Tonight I ate at my first Indian restaurant, Chennai Chettinaad Palace, at 2814 W. Bell Rd., Phoenix AZ 85053. This post isn’t a restaurant review, however. It’s a thumbnail sketch of my introduction to Indian food.
We ended up here because it was recommended to my wife by an Indian gentleman she happened to sit next to on a plane trip. The restaurant has an extensive menu of what they say is authentic North Indian, South Indian & Gujarati food, both vegetarian and non-vegetarian.
We arrived at 6:40 PM and there were few patrons present. One hour later the place was full of apparent Indians.
Two of us started out with, and enjoyed, an appetizer called Gobi Manchurian.
It would have been too spicy for my third dining mate, who simply ate garlic naan (bread) and vegetarian fried rice. Both were delightful, although the rice was a tad oily. The rice dish easily serves four diners. The naan is addictive; split an order with your mate or you’ll eat too much.
My main entree was Chicken Kolhapuri. I was forewarned it would by spicy hot. I enjoyed it. My wife wouldn’t dare taste it. I’d get it again. I dipped my naan in the copious chicken sauce (a curry?).
Brian ordered Chicken Tikka Masala but didn’t like it. I don’t think it was bad; it just didn’t suit his taste, the way some folks don’t like asparagus.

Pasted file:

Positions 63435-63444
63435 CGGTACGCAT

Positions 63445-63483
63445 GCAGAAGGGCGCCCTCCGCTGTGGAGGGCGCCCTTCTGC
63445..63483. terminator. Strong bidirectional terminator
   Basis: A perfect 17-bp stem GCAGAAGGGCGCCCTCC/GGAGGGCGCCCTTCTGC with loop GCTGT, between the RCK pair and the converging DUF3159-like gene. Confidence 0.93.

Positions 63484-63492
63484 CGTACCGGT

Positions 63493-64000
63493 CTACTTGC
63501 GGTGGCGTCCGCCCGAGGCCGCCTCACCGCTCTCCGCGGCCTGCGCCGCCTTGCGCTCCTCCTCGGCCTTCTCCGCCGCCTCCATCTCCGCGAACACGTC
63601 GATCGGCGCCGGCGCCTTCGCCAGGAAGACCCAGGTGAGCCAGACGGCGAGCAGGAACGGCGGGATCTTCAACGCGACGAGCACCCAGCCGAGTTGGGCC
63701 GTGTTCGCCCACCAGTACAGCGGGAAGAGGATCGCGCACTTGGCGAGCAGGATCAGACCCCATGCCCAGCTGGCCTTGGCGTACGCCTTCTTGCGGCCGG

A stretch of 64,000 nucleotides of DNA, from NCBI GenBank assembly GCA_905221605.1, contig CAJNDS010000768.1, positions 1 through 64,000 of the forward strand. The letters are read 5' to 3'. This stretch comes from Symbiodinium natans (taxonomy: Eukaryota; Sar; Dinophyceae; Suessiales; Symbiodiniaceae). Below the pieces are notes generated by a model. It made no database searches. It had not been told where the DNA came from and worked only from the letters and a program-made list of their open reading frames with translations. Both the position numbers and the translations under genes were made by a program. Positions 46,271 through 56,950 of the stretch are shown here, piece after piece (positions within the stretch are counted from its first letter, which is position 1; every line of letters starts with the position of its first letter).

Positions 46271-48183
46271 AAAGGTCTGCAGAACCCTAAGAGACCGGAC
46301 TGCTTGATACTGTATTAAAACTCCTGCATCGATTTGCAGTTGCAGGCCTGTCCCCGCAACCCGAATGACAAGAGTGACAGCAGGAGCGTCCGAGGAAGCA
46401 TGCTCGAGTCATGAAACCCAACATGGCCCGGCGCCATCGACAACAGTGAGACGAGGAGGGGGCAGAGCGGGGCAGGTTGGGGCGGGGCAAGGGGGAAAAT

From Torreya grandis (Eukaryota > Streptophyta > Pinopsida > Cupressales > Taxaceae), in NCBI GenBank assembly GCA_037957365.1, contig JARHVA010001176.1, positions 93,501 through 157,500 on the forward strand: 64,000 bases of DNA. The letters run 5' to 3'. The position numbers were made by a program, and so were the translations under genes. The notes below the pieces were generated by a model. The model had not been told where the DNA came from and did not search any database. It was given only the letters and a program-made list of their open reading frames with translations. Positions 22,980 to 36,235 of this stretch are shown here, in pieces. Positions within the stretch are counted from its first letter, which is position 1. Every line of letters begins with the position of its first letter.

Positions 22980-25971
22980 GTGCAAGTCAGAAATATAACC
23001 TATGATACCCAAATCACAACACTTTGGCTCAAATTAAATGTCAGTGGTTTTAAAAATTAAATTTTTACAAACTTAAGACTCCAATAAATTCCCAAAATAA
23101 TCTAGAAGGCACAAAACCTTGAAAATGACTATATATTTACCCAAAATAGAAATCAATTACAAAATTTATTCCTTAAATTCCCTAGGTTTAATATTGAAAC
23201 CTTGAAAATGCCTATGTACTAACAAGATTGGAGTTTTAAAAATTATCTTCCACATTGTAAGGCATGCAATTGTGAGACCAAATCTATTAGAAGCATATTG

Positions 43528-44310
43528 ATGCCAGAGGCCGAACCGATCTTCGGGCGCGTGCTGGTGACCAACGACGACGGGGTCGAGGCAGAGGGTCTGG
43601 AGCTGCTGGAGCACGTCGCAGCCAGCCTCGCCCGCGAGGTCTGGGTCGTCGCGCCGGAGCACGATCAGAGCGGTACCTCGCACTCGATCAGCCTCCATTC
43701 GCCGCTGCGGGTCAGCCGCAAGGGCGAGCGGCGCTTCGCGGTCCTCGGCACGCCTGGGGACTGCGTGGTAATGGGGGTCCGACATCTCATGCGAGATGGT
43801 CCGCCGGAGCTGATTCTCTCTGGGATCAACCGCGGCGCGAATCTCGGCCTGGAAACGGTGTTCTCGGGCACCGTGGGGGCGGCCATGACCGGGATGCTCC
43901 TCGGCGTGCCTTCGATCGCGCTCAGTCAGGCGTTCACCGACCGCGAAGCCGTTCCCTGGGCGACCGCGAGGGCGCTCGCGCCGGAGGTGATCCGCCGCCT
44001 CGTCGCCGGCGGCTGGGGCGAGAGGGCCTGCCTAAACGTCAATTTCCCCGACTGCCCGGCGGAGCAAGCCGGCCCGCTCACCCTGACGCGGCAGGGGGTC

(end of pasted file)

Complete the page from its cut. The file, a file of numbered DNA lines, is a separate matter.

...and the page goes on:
We finished with an ice-cream style dish. If you want ice cream, stop at Baskin-Robbins on your way home.
Service was good. Our waitress was patient with us Indian food virgins. If you’re not familiar with Indian food, you won’t make sense of much of the menu. The restaurant was too cold for my wife, but fortunately she had brought a jacket. The bill for three of us was $63.42 (USD). We brought home two platefuls of leftovers.
I’ll visit again. I’m interested in vegetarian dishes, lamb, goat, and seafood. The secret to Indian food may be in the spices.
The rice, naan, and desert have too many carbohydrates for many diabetics. I’m sure there are low-carb alternatives, even if you have to make them yourself.
Steve Parker, M.D.
PS: The restaurant offered a 10% discount for customers paying with cash instead of credit. I always thought the credit card companies cut of credit card payments was only 3-4%.
5 responses to “I Lost My Virginity at an Indian Restaurant”
Dr. Parker, in my experience as an auditor, huge discounts for cash payments represent income not reported to taxing authorities. BTW, was the gentleman in the white shirt in the restaurant photo a member of your party?
Interesting, about the cash discounts!
The man in the white shirt was just a random patron. I figured I didn’t need his permission to publish since I consider being in a restaurant “out in public,” where you have no expectation of privacy. Let me know if I’m wrong.
Dr. Parker, I have no privacy concerns about your photo. I believe you are correct. I just thought that if the gentleman was a member of your party, he needs your advice ASAP.
I must say that the crowd of customers there by the time we left had less overweight and obesity than average in th US. Could have been a coincidence.
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